Getting them to read!


Interview by Marja Juhola

In this age of computer games, YouTube and non-stop internet, getting children to sit down and pick up a book or a magazine to read can be a struggle. One private language centre in Malacky, Slovakia, decided to try and put together a project to get their YLs reading. We (SKA) spoke to Andrea Chabrečková (AC), the school owner and director, to find out more.

SKA: What was the aim of the project?

AC: This was just an experiment. Firstly, we wanted to show kids that reading could be fun, interesting and challenging. We also wanted to boost children’s self-confidence and we did! From a language learning point of view, reading is an excellent way to consolidate new language as well as to learn new vocabulary.

SKA: So tell us how you went about it.

AC: First we chose a selection of language learning magazines aimed at young learners (Friendship, Hello!, Hello Kids!, Hurra!). Children were encouraged to order 3 issues of the magazine that suited their age and level best. Each week over a 4-week period 2 questions for each magazine were published (FB, school noticeboard), and the children were encouraged by their teachers to answer them. Teachers could help but not give them the correct answers. Answers were put in a box provided for this purpose. In order to win a prize at the end of the 4 weeks, they needed to have answered all 8 questions.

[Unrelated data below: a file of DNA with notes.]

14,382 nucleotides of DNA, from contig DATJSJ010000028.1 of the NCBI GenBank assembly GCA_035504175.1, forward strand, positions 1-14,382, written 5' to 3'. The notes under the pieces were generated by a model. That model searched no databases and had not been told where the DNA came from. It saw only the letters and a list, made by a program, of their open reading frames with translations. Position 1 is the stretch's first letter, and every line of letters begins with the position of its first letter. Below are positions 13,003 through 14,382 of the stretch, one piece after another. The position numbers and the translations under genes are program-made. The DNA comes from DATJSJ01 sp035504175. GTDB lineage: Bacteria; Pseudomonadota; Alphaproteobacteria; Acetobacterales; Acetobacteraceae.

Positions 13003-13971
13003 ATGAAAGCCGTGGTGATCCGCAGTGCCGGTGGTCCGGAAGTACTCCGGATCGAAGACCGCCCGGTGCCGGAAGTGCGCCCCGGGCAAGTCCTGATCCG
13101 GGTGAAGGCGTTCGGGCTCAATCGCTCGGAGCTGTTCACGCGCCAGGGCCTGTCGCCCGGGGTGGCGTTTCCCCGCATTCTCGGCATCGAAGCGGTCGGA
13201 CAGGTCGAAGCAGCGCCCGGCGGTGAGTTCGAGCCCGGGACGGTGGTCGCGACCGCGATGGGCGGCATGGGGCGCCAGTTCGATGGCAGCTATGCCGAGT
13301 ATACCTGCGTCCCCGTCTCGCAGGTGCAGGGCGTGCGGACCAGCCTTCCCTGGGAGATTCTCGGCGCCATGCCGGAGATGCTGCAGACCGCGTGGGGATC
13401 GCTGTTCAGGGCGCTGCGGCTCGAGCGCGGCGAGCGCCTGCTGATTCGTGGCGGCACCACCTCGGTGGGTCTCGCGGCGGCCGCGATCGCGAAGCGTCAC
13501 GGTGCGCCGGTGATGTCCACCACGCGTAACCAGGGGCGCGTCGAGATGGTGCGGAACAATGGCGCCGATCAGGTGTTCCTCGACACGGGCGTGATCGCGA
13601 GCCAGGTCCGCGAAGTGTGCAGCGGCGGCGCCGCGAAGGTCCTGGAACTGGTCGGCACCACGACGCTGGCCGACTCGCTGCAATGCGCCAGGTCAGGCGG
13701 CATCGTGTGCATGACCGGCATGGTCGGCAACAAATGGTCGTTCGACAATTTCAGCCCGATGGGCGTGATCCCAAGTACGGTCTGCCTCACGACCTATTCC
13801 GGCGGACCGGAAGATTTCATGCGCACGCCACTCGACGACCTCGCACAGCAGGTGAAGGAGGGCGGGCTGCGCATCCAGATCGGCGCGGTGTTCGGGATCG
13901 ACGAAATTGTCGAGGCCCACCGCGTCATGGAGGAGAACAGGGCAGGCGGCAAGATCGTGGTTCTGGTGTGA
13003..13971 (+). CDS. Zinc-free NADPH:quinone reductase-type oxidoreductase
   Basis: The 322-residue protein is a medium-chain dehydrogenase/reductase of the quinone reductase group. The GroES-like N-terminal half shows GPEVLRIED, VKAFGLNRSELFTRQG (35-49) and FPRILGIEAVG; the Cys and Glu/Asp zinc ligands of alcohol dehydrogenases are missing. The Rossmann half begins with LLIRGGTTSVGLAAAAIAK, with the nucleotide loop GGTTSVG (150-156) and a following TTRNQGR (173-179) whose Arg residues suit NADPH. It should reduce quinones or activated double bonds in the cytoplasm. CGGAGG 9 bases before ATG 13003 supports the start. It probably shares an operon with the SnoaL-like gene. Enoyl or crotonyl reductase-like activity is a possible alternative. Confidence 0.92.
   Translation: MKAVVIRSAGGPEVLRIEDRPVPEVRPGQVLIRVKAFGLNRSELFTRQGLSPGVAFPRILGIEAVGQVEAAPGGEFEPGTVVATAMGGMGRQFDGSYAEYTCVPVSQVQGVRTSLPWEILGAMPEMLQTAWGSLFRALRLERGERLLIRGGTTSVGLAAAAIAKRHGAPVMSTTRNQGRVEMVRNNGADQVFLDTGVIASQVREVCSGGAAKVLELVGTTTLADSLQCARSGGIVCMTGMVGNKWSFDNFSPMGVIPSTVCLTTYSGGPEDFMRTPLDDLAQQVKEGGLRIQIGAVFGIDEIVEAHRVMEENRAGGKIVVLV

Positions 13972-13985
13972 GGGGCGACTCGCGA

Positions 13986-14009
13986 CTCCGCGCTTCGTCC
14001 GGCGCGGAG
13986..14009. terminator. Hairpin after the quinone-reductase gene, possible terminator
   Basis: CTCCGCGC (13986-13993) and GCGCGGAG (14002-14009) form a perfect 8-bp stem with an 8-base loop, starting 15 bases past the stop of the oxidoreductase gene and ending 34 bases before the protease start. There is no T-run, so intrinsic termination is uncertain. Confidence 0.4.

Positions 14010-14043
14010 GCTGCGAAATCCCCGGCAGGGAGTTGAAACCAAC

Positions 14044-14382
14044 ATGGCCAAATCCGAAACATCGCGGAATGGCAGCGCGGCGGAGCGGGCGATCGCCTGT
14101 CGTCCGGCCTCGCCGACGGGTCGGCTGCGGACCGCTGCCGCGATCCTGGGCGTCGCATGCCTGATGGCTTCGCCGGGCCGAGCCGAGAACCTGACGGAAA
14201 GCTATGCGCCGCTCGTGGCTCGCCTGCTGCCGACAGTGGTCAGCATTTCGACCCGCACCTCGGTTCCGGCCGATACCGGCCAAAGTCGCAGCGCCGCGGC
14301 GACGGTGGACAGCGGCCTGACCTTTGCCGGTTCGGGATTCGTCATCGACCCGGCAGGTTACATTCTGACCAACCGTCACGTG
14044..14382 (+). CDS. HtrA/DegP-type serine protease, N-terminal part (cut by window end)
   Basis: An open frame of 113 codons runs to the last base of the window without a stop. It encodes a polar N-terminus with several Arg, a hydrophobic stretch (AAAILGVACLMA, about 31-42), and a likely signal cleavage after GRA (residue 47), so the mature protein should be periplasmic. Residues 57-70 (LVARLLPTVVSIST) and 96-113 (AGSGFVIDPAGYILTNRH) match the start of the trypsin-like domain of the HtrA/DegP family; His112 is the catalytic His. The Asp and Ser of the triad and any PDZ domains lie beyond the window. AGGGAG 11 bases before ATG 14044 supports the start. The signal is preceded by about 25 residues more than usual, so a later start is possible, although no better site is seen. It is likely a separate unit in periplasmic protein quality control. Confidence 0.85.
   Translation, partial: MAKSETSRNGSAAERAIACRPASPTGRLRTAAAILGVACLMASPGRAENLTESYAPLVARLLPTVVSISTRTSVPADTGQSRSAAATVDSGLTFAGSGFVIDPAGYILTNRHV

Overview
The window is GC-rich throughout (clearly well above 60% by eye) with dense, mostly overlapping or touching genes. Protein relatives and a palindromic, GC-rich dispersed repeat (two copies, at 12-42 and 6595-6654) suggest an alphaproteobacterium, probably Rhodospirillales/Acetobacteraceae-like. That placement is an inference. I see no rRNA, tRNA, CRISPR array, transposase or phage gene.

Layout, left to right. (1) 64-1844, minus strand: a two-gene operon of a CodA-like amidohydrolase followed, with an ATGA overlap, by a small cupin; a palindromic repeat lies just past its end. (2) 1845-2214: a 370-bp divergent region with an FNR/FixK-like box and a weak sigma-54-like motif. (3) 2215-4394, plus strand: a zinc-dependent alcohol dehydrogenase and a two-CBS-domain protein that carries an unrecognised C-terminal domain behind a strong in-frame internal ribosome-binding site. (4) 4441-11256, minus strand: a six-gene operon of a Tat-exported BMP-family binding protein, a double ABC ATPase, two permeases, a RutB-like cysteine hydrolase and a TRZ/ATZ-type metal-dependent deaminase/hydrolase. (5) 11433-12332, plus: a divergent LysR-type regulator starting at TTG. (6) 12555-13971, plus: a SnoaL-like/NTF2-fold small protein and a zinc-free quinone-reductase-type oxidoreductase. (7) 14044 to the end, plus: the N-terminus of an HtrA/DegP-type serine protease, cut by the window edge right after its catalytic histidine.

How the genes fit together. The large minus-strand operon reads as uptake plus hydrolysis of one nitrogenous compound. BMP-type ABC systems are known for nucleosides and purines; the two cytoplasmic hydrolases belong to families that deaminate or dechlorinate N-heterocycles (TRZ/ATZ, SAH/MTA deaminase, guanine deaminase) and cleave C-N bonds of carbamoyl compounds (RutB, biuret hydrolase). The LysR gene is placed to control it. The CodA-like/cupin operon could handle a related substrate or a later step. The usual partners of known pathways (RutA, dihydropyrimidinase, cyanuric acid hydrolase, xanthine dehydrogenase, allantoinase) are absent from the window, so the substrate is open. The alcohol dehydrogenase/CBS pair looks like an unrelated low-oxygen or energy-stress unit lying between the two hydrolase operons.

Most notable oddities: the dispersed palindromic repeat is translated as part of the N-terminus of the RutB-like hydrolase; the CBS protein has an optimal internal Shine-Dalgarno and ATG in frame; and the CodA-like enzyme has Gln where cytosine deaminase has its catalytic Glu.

10155965_1133048560044762_499626239588902916_nSKA: What did parents say about having to pay for the magazines?

AC: Most were happy to do it. As an extra incentive, we also offered a “prize” for the parents: the winning children received a discount for a course next semester. This helped to motivate the adults too!

SKA: How would you evaluate the project?

AC:  It was a great success! It created a positive competitive atmosphere at school with 10171115_1132924360057182_5555829486358692270_n99% of our children participating. There was always a lot of excitement in the corridor when new questions were published. I believe we achieved our main aim: to get students enthusiastic about reading and to show them that they are able to read and understand a foreign language. Using material that was up-to-date and relevant certainly made it more interesting for them.

SKA: What advice would you give to schools/teachers who might want to try something similar?

AC: I would definitely recommend it. It is important to have the support of teachers and parents. We need to teach children by example: if we are enthusiastic about reading, children will follow!